This is a review of "Flouxetine" recorded by Sugarvalve. The review was written by Dave Sugden in 2001.

What immediately struck me about this four-track CD when I first listened to it was the quality of the production. There is absolute clarity in the mix, and throughout even the most mental distortion you can pick out each individual track quite easily. Probably the best production on a CD I've ever listened to from a local band - or at least on a par with the Mariko CD anyway.

Good bands can get lost in poor quality recordings, but a good sound won't make a poor band sound good - so even with their well-produced CD how did Sugarvalve fair musically?

Well to tell you the truth, quite well actually. There are two songs of a high standard on this CD, one good track and one that was simply average. And strangely enough this is the order they appear on the CD too.

"Flouxetine" opens up the CD, a 4-minute song with a 55-second Muse-inspired intro. Is that too long? I think that's an individual call, though looking at it slightly differently it could be argued that it's not technically an intro. The same style is contained throughout the song's verses: very quiet guitars and a lot of focus on the vocals/lyrics. The chorus is typically Sugarvalve - very big, solid distorted guitars and a well-delivered vocal line.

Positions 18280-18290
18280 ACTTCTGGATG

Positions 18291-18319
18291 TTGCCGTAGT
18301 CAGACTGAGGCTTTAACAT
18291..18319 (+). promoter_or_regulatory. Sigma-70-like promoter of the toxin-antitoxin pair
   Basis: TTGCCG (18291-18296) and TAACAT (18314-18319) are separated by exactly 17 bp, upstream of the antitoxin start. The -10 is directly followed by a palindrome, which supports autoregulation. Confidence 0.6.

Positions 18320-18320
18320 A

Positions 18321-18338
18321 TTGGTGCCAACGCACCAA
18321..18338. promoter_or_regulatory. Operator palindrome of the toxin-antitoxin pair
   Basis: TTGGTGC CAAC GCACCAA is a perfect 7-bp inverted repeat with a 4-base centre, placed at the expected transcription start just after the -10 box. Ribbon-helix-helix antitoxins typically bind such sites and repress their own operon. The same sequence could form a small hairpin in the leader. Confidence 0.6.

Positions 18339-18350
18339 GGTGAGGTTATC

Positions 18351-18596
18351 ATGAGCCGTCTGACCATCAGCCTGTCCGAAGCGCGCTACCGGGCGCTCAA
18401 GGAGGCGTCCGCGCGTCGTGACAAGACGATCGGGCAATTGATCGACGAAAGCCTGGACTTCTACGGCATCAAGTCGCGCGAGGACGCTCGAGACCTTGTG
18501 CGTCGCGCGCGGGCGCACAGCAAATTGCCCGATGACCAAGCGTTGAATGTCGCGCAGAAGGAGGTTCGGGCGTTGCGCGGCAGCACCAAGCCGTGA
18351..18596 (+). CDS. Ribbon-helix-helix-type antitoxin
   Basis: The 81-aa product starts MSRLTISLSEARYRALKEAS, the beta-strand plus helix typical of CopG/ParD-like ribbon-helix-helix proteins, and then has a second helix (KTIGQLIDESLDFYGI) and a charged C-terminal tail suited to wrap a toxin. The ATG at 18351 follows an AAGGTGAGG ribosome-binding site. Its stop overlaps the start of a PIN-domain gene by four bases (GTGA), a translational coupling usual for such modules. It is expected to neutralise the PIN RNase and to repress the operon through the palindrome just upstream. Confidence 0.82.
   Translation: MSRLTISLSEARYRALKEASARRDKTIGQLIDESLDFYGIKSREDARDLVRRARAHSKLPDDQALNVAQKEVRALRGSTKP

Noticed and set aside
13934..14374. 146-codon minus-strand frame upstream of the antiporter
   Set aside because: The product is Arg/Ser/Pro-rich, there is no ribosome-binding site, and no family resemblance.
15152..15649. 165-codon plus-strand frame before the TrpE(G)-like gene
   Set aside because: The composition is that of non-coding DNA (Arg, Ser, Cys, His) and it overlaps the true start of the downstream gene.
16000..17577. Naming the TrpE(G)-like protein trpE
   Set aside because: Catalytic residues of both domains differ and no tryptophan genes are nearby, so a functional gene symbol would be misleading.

"Flouxetine" is a very good song, though if I had to choose my favourite I'd have to go for "I Beseech You". This kicks in much earlier and is pretty memorable - both in its music and the lyrics.

What made me look hard at the definition of the Sugarvalve sound came in the final two tracks.

I was hoping for something a bit different, but instead I was provided with my only obvious criticism - all of the songs follow a typical quiet-loud-quiet-loud template. Not always a bad thing, but in this instance, especially after two very good songs, it seemed more appropriate for them to add a little variance and show a greater depth of their song writing ability. Despite this "Don't Be Ashamed" is not that bad a song - whilst "I Never Said" is probably the weakest; it begins as if it'll be a ballad but ends up as just a template filler.

If I was in the band, and this CD was to be used as a record company demo too, I'd drop it down to just the first two songs - these are a good indication of the obvious quality within the band.